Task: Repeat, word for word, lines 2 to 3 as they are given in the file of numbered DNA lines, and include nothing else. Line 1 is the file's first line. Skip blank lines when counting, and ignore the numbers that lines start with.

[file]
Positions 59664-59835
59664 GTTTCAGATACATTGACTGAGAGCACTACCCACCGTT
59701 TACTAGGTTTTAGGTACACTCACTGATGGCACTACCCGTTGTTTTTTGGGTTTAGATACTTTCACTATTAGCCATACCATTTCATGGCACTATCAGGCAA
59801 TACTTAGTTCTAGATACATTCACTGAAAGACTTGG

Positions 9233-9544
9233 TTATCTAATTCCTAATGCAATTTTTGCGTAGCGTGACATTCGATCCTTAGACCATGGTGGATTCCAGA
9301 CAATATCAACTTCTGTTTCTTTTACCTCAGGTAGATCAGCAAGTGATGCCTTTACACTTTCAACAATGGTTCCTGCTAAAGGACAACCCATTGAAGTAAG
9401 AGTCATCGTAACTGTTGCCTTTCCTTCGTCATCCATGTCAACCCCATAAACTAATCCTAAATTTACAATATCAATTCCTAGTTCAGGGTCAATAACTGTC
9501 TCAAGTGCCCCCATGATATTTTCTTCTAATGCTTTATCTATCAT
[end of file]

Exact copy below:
59664 GTTTCAGATACATTGACTGAGAGCACTACCCACCGTT
59701 TACTAGGTTTTAGGTACACTCACTGATGGCACTACCCGTTGTTTTTTGGGTTTAGATACTTTCACTATTAGCCATACCATTTCATGGCACTATCAGGCAA